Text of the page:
Within 24 hours, a few researchers immediately opened up a particle sampling port on the roof of the building and started pulling in smoky air for analysis by two custom instruments inside. They became the first scientists to directly measure and quantify some unique heat-trapping effects of wildfire smoke particles.

"For the first time we were able to measure these warming effects minute-by-minute as the fire progressed,” said CIRES scientist Dan Lack, lead author of the study published late August in the Proceedings of the National Academy of Sciences.

The researchers were also able to record a phenomenon called the “lensing effect,” in which oils from the fire coat the soot particles and create a lens, causing them to absorb more of the sun’s radiation and heat up the surrounding air. This can change the “radiative balance” in an area, sometimes leading to greater warming of the air and cooling of the surface. While scientists had previously predicted such an effect and demonstrated it in laboratory experiments, the Boulder researchers were one of the first to directly measure the effect during an actual wildfire. Lack and his colleagues found that lensing increased the warming effect of soot (“black carbon” to scientists) by 50-70 percent. “When the fire erupted on Labor Day, so many researchers came in to work to turn on instruments and start sampling that we practically had traffic jams on the road into the lab,” Lack said. “I think we all realized that although this was an unfortunate event, it might be the best opportunity to collect some unique data. It turned out to be the best dataset, perfectly suited to the new instrument we had developed.”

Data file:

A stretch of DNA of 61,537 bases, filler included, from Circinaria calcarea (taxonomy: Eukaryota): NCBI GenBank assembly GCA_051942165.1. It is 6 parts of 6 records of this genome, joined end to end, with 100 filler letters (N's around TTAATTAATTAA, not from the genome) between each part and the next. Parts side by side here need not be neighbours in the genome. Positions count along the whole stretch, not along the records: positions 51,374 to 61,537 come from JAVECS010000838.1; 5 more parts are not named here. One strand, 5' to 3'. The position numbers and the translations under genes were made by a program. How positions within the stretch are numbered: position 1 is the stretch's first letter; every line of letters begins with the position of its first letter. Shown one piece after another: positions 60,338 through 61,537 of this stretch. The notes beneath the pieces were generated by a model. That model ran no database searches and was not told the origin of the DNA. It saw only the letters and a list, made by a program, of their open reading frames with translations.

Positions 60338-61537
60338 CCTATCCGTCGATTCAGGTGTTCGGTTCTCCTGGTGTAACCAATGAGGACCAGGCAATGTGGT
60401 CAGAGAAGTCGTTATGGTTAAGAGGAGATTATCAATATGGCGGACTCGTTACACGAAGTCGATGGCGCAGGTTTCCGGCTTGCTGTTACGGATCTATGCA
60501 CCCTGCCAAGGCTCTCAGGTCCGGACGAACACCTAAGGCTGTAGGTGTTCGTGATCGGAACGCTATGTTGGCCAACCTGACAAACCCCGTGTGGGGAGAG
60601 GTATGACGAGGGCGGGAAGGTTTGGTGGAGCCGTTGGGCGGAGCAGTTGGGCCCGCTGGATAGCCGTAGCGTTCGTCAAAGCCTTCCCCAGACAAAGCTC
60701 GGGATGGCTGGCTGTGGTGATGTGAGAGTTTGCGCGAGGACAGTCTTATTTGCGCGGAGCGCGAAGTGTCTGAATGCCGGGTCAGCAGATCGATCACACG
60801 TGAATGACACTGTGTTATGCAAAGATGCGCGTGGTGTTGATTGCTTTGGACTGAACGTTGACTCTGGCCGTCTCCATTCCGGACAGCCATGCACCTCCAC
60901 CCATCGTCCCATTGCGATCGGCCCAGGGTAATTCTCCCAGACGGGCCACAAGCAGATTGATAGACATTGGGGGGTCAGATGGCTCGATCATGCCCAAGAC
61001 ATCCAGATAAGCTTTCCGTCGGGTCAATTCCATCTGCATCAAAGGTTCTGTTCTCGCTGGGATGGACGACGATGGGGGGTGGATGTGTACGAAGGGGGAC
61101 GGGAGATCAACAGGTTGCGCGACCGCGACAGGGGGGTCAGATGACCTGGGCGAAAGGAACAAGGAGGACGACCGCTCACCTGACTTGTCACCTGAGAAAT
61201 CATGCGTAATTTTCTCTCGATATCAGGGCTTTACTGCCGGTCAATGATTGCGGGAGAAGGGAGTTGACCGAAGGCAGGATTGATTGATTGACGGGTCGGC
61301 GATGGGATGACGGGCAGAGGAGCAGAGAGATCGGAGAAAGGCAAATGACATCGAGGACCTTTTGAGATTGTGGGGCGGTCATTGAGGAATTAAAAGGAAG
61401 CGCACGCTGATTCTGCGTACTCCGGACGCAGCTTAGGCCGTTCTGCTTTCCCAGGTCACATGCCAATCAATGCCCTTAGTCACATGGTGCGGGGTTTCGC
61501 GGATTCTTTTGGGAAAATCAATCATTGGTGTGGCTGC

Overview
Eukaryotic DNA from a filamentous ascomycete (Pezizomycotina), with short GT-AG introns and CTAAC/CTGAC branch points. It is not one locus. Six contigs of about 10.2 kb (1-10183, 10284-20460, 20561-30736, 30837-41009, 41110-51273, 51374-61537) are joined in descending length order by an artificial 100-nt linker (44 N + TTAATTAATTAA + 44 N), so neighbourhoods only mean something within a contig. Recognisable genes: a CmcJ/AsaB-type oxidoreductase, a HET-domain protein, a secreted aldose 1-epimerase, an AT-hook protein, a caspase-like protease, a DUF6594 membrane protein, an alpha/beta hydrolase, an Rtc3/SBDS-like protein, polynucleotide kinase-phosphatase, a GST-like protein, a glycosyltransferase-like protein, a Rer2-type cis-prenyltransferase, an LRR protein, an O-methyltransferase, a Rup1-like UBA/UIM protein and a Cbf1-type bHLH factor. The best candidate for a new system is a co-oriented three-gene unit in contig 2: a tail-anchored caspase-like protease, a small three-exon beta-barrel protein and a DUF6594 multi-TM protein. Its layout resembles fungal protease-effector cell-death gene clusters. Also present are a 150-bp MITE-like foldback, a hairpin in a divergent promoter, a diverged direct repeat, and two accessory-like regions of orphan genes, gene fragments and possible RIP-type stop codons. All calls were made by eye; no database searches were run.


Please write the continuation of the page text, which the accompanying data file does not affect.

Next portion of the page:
The instruments called spectrophotometers can capture exquisite detail about all particles in the air, including characteristics that might affect the smoke particles’ tendency to absorb sunlight and warm their surroundings. While researchers know that overall, wildfire smoke can cause this lensing effect the details have been difficult to quantify, in part because of sparse observations of particles from real-world fires.

Once the researchers began studying the data they collected during the fire, it became obvious that the soot from the wildfire was different in several key ways from soot produced by other sources—diesel engines, for example.

"When vegetation burns, it is not as efficient as a diesel engine, and that means some of the burning vegetation ends up as oils,” Lack said. In the smoke plume, those oils coated soot particles, and that microscopic sheen acted like a magnifying glass, focusing more light onto the soot particles and magnifying warming of the surrounding air.

The researchers also discovered that the oils coating the soot were brown, and that dark coloration allowed further absorption of light, and therefore further warming of the atmosphere around the smoke plume.